Plymouth Devonport & South Western Junction Railway
London & South Western Railway
BR Southern Region
Closed Between Bere Alston & Okehampton
Great Western Railway
BR Western Region
South Devon & Launceston line Closed
MARY TAVY & BLACKDOWN
Opened originally as just Mary Tavy in1865, the station was at the time the furthest west that the railway had got and was part of the South Devon Railway's northen extension from Tavistock via Lydford. Later extended to to Lanceston where it connected to the North Cornwall Railway, which it later amalgamated with. Running the line until financial difficulties lead to the takeover of the company by the Great Western Railway in 1876. It was renamed Mary Tavy and Blackdown in 1907.
Built as part of Brunel's broad gauge network, it was converted to standard gauge in 1892, during the works the passing loop was removed. Unusually goods traffic was only handled until 11 August 1941, believed to have never been reinstated after wartime suspension.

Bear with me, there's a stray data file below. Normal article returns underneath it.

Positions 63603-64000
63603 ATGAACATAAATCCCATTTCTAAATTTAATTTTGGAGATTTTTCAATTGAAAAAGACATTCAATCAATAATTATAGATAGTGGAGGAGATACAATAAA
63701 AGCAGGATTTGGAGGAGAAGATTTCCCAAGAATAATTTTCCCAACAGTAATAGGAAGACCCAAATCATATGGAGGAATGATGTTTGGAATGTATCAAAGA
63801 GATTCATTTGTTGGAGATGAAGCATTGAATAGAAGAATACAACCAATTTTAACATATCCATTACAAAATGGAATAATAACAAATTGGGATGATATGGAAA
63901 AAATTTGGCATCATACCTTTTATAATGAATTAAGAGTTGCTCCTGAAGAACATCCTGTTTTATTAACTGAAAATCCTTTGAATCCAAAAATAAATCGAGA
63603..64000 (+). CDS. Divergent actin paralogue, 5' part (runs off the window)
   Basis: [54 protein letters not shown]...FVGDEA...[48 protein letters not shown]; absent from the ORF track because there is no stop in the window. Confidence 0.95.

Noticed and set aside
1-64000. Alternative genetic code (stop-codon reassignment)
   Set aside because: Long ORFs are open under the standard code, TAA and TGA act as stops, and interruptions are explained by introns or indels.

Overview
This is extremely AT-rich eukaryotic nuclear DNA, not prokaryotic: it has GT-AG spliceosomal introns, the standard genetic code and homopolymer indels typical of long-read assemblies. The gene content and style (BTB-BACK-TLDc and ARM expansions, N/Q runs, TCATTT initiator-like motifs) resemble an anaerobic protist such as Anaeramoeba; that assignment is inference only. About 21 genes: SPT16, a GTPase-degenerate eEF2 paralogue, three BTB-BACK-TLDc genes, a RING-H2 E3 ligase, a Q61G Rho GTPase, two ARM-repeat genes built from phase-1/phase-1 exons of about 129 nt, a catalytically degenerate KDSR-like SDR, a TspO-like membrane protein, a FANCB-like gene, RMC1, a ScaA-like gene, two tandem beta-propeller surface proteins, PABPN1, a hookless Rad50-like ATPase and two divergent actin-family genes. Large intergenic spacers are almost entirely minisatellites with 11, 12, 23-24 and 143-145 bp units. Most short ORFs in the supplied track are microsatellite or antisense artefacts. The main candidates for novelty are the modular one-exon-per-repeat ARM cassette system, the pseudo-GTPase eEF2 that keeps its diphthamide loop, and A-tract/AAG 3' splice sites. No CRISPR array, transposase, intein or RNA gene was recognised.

Through support of the Plymouth Devonport & South Western Junction Railway, London and South Western Railway, extended their Okehampton line south to Tavistock in 1874, Mary Tavy got a second line running through a cutting just above and to the east of the GWR station, but there was never a station. Travellers wishing to get to Okehampton by train would have had to change lines at Lydford where both railway companies had stations.
More frustratingly passengers wishing to get to the next station, Brentor, had to pass through, again changing at Lydford and returning on a LSWR train after the connection between the routes was removed early on.